Zeneca’s original one hundred million dollar set-aside for toxic site cleanup was replaced with a twenty million dollar budget cleanup, which was too incredible to pass up, offered by Levine Fricke Recon. Rather than hauling out the toxic material to Class I and Class II dump sites, the Levine Fricke plan created a 350,000 cubic yard, 30 acre, 8 foot tall table top mountain with a concrete cap. In other words, why spend the money to haul it out when it could be scooped, mixed, treated and covered on site at one fifth the price. Levine Fricke obtained tentative/conceptual approval of the budget cleanup plan from the San Francisco Bay Regional Water Quality Control Board. During that time, public inquiries regarding Zeneca site cleanup orders, were posted as actively managed on the Department of Toxic Substances Control list of sites, having been passed from the federal Environmental Protection Agency Super Fund investigation process, to the California Environmental Protection Agency for follow-up.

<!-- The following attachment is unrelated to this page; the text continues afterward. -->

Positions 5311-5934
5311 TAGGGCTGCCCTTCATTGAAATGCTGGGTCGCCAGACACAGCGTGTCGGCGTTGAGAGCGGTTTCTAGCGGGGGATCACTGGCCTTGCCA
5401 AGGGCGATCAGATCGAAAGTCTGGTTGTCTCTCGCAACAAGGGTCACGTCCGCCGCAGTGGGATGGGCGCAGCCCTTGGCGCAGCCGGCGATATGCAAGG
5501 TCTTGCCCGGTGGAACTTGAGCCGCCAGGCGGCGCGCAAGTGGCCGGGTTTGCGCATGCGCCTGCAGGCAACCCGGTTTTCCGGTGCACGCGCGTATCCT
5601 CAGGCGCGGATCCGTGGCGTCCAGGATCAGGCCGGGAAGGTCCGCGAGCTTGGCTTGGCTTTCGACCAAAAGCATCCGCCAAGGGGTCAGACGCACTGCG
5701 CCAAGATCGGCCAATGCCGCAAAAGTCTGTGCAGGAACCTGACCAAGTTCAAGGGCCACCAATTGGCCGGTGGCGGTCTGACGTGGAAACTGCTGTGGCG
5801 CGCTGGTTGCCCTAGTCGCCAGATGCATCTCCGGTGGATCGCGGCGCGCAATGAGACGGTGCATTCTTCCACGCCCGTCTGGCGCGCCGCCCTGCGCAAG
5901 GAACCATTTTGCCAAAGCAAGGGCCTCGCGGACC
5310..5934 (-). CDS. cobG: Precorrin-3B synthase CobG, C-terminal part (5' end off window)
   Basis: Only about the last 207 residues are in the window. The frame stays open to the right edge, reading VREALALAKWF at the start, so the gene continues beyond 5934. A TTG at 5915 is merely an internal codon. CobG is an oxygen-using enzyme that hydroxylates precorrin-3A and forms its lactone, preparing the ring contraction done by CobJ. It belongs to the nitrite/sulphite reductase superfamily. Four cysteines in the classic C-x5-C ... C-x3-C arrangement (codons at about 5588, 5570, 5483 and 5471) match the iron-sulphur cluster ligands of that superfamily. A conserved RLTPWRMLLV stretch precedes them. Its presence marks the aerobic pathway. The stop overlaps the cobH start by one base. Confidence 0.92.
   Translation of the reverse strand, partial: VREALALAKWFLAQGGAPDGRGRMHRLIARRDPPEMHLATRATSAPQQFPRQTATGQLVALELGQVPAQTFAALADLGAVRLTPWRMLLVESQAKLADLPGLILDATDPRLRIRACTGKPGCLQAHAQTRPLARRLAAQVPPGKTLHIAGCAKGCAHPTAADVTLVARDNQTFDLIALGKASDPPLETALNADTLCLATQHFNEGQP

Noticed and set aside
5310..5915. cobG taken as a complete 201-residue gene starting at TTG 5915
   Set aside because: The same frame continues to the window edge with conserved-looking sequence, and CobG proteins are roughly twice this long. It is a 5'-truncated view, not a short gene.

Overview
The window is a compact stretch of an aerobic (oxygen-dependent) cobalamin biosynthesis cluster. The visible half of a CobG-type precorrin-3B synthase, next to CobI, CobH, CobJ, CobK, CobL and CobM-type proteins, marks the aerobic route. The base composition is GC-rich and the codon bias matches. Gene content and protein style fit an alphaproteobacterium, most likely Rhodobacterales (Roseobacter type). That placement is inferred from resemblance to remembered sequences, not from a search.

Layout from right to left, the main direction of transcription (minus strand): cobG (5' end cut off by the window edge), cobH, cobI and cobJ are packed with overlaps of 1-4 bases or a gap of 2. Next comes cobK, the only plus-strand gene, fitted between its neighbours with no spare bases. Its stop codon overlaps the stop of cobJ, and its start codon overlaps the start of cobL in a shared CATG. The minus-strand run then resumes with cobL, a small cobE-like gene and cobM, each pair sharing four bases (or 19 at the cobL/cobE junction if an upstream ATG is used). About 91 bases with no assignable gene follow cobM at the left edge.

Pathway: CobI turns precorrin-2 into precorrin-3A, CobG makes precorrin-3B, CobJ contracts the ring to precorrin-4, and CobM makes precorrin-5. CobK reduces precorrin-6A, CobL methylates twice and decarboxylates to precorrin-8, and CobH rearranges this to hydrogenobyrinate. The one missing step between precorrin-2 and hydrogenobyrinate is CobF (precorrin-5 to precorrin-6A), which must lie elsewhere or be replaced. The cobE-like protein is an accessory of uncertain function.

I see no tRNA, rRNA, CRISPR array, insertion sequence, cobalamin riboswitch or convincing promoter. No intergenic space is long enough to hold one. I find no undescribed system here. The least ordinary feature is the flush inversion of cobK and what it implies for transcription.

Plans were made by Zeneca to offload the property to a developer as soon as practicable. Site chemical cleanup commenced some time between 1999 and 2001, prior to Water Board or DTSC approval of a plan. No public notice, no precautions, no air monitors, no hazard notices. The Regional Water Board approved the cleanup plan and approved cleanup orders September 2001. How the cleanup plan for one of the most toxic sites in the State of California moved from the Department of Toxic Substances Control list of managed sites to the San Francisco Regional Water Quality Control Board remains a mystery. Serious cleanup activities began May 2002, known to most of us who lived through it as Big Dig 2002. Blowing dust was so prevalent and dark we could not see the sun for hours on many days. So much dust was in the streets, vehicles kicked up clouds of dust as if they were traveling dry dirt roads. Vegetation was covered with so much dust that some died, unable to breath. Large populations of rabbits, skunks, squirrels, mice, birds and feral cats disappeared. They never returned. Dirt was everywhere. The white dumpsters outside our businesses turned dark brown with layers and layers of dark dirt. Our cars were covered with dirt every night when we left our offices. Every person who worked in the area remembers it vividly. Operations continued sometimes 24 hours a day for weeks. Trucks left the site covered with dirt and mud leaving a mile long trail past the Central Avenue exit on Interstate 580. The hauling contractor listed on the City of Richmond grading permit for Big Dig 2002 was not licensed to handle hazardous materials and is not a licensed contractor in the State of California.